In hopes of bringing about spring to Berkeley, I’m undergoing the process of looking through my closet and thinning out my wardrobe. A challenging task for someone who can derive sentimental value from anything that gets placed in her path, but essential to the future of my ability to close my dresser drawers.
As the pile of clothing to give away slowly increases now includes other assorted objects from around my apartment, I find it’s time to remove this eclectic assortment from my living room. In terms of simplicity, walking to the dumpster and getting the bags out of my hair in a matter of seconds may sound appealing, but I hope that most people turn to Goodwill or a recycling center to repurpose their unwanted items.
In the scope of environmentalism, there are many creative alternatives to trashing your household goods. Sustainable modes of reusing clothing and items have sprung up as ways to repurpose materials without engaging the process of recycling and large industries of redistribution.
The task of reducing the amount of items that end up in landfills can be simplified when looking through the lens of a waste hierarchy. The top tier is reduction, which involves cutting off sources of waste at the source to remove unnecessary packaging and lessening item production in general. Below reduction is reuse, the act of repurposing items for their intended purpose. Recycling comes at the bottom of this hierarchy, as in this process items are broken down and repurposed into raw materials once again.
Through this logic, recycling can be seen as an important aspect of trash-related environmentalism, but not the only answer or even the best alternative.
Unmistakably, recycling is essential to reducing the amount of waste that ends up in landfills. Establishing easy access to recycling networks and education about the correct sorting of waste should be a top priority for all organizations, institutions and households. But, as with most systems run through underfunded government programs and private corporations, many challenges in organized recycling result in large amounts of reusable waste ending up in landfills.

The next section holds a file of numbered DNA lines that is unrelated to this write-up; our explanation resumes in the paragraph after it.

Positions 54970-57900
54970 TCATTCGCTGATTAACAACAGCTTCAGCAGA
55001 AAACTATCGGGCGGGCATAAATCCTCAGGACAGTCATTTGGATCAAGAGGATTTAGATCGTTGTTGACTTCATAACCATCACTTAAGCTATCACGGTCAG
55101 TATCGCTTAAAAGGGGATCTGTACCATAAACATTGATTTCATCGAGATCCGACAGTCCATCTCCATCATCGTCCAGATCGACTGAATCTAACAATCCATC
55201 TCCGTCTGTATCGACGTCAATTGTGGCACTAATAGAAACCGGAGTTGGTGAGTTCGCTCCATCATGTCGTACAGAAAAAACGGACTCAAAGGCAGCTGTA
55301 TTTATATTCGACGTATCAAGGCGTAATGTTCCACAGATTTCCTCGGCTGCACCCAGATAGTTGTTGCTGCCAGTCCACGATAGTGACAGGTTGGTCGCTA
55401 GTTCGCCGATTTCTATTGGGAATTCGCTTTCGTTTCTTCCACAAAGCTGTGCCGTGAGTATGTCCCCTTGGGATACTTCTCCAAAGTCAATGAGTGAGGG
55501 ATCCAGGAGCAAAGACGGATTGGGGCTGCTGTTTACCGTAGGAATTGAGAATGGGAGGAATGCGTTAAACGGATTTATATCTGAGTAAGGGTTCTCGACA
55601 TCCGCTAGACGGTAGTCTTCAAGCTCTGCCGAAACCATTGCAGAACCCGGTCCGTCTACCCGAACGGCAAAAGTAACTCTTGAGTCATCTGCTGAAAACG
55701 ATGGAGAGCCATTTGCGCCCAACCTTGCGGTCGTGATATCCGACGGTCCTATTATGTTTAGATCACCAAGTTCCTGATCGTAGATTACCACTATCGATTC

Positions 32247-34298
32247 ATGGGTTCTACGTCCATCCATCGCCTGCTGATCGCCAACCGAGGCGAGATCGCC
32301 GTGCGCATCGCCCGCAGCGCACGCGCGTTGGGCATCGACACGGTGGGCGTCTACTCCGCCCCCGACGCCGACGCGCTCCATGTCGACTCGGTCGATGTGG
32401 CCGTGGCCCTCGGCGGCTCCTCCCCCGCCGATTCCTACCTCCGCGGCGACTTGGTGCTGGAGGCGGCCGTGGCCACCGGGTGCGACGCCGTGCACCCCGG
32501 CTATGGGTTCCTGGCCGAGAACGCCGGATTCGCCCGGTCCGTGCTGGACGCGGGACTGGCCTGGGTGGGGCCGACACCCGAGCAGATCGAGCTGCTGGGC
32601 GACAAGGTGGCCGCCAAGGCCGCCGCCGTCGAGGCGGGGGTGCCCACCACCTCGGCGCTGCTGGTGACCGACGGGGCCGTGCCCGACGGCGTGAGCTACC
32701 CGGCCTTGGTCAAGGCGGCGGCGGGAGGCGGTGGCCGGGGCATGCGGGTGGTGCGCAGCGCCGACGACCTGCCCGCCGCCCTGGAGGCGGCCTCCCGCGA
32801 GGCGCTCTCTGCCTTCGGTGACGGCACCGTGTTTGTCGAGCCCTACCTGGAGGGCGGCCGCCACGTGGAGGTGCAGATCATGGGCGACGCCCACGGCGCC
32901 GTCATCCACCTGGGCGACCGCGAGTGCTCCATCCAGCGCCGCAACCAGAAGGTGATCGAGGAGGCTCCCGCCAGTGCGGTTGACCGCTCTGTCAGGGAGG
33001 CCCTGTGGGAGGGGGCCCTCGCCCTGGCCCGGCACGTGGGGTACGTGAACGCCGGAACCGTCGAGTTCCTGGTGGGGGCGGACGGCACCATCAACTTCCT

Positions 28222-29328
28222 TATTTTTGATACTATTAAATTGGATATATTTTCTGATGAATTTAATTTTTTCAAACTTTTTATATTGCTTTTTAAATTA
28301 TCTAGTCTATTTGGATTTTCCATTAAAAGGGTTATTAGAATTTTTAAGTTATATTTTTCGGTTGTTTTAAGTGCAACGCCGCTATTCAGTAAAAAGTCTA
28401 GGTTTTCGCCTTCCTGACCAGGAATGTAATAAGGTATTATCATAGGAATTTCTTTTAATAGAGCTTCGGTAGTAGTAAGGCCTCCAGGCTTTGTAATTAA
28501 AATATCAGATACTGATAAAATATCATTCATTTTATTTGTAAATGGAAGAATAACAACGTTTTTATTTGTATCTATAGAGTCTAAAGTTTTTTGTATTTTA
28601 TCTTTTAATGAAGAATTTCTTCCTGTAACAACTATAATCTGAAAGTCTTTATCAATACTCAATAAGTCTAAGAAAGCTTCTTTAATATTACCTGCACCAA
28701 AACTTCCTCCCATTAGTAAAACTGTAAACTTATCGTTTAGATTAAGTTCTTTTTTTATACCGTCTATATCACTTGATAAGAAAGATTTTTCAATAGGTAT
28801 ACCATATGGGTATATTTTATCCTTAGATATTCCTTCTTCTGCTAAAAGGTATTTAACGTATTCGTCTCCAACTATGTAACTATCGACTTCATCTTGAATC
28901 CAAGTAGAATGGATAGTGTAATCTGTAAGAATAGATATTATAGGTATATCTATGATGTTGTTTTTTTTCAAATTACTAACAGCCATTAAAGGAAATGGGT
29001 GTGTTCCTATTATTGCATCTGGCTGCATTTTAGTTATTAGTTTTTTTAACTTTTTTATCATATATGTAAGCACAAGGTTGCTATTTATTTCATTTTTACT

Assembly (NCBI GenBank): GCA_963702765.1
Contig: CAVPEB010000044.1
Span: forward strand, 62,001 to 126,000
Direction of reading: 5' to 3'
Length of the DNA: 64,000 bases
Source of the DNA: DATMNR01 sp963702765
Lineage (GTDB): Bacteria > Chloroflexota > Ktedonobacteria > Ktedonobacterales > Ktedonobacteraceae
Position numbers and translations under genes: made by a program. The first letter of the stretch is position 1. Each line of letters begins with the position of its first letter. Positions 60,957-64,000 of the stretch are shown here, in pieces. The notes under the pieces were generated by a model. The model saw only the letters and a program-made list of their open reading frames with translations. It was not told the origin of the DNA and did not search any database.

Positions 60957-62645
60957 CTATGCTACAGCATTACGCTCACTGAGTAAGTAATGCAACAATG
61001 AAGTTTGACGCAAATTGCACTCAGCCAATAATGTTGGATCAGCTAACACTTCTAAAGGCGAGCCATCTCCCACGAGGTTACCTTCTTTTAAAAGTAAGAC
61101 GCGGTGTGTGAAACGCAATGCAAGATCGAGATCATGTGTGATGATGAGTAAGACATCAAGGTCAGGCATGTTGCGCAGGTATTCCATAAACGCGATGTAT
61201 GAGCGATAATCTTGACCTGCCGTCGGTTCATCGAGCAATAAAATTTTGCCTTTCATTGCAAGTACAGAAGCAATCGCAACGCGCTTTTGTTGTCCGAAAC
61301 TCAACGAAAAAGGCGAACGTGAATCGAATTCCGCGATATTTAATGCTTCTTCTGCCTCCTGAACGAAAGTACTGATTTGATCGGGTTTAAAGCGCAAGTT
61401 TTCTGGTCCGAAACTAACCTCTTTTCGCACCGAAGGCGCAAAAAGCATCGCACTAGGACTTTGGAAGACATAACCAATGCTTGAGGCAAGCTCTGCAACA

So what makes ReUSE different, and more beneficial, than just recycling? ReUSE centers save resources through eliminating the labor, transportation and reprocessing costs associated with organized recycling. These centers also keep material goods in a community, allowing local members to be the first to benefit from their neighbors’ recycled items.
In the basement of the MLK Student Union, we have our own thrifted items oasis. ReUSE is a student-run thrift store founded for members of the Berkeley community to exchange materials between professors, students and departments alike. While mostly focusing on clothing items, the store stocks books and a handful of miscellaneous items, so donations of most forms are welcomed.
At Berkeley, ReUSE aims to divert 20 to 30 materials headed to landfills and recycling centers annually. While this may seem ambitious, it is the quantity that the campus waste audits have identified as reusable.
Beyond MLK, ReUSE has several stations throughout campus, located in corners and under stairwells in various buildings. Keep an eye out on Sproul, as clothes are occasionally displayed on racks for passersby to peruse through on the way to class. Supporting this organization is an important step that we can take at Berkeley to support sustainable waste cycles, maintain the integrity of material goods and reduce landfill waste.